Trend Micro's Spam Prevention Service addresses this challenge by parsing and decoding e-mail header and content information in real time. Once a message is identified as spam, an IT administrator can take predefined actions, such as tagging, delivering or rerouting the message, said Kevin Murray, senior product manager at the company.
Trend Micro's anti-spam technology resides on a dedicated server between a firewall and the Internet gateway or between the gateway and the mail server, catching spam before it even reaches users' computers. The anti-spam service is part of a complete antivirus and content security offering.
IT managers can also fine-tune their anti-spam efforts by grouping junk mail into five categories: hate mail, get-rich-quick schemes, messages with sexual content, bulk mail or commercial spam, Murray said.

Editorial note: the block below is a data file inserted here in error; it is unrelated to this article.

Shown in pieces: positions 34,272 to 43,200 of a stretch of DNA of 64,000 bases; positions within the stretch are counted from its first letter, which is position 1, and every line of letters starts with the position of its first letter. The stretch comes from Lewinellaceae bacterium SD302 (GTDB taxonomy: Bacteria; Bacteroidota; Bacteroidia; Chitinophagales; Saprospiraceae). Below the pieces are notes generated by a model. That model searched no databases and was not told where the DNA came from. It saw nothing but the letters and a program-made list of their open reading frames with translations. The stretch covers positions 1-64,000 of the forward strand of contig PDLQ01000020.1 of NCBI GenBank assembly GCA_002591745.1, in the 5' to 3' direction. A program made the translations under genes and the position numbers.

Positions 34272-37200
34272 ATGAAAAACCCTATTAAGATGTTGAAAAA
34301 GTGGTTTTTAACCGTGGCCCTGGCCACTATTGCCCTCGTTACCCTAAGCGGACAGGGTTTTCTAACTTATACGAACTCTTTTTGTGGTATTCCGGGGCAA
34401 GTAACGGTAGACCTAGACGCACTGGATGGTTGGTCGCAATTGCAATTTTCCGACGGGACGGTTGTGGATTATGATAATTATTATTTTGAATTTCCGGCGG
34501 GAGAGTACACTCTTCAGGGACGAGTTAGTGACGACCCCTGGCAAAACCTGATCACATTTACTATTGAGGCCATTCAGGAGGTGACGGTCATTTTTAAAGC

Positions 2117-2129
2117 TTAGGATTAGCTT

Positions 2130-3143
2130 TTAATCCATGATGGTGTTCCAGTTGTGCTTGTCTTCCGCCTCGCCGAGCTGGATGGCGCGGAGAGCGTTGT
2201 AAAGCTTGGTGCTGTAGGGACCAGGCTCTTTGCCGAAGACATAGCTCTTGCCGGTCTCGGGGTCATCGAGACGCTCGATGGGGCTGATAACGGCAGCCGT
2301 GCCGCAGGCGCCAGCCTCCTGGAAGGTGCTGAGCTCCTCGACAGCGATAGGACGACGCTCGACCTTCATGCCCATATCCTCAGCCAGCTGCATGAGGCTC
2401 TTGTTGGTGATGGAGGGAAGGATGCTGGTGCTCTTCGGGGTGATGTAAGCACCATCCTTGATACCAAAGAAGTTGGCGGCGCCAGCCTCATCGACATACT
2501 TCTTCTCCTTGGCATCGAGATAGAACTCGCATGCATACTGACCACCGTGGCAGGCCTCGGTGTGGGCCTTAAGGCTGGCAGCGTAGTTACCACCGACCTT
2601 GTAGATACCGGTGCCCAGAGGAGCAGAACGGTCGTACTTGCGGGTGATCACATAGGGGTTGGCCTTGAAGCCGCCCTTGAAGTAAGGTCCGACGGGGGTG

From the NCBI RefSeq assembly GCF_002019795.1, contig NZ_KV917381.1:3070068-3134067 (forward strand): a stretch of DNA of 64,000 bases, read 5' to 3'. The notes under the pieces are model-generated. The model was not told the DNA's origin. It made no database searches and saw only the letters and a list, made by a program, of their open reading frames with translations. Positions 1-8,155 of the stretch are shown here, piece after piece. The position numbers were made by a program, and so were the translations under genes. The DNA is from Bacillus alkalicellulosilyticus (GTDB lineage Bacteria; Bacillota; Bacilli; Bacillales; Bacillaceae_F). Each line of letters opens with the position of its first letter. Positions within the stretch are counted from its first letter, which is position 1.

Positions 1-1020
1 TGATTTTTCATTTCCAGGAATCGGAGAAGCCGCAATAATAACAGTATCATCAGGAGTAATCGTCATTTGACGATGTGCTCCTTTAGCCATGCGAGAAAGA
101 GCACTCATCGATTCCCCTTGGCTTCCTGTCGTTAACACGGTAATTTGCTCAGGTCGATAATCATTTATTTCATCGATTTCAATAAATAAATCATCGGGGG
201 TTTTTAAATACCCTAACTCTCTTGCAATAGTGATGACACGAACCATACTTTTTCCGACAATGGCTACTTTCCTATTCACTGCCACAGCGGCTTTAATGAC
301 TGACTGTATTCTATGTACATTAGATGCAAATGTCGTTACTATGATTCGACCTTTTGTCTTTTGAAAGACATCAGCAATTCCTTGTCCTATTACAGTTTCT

SurfControl also provides this capability. Its E-mail Filter comes with 15 predefined content dictionaries classified by categories such as "spam," "adult" or "hate speech." The company also uses artificial intelligence software to give administrators an additional level of protection, Trudeau said.
Based on the company's Adaptive Reasoning Technology, the Virtual Learning Agent can be trained to recognize and protect an organization's confidential information, she noted.
Officials at CipherTrust moved to help IT administrators make more informed decisions about possible junk mail by adding a new feature called Enterprise Spam Profiler. The profiler determines the probability that a message is spam based on input from five IronMail spam-detection filters.
Prior to this capability, IT administrators using IronMail could not analyze more than one result at a time, said Matt Anthony, CipherTrust's marketing director. Now they can look at the results from five filters, which improves spam detection and reduces false positives.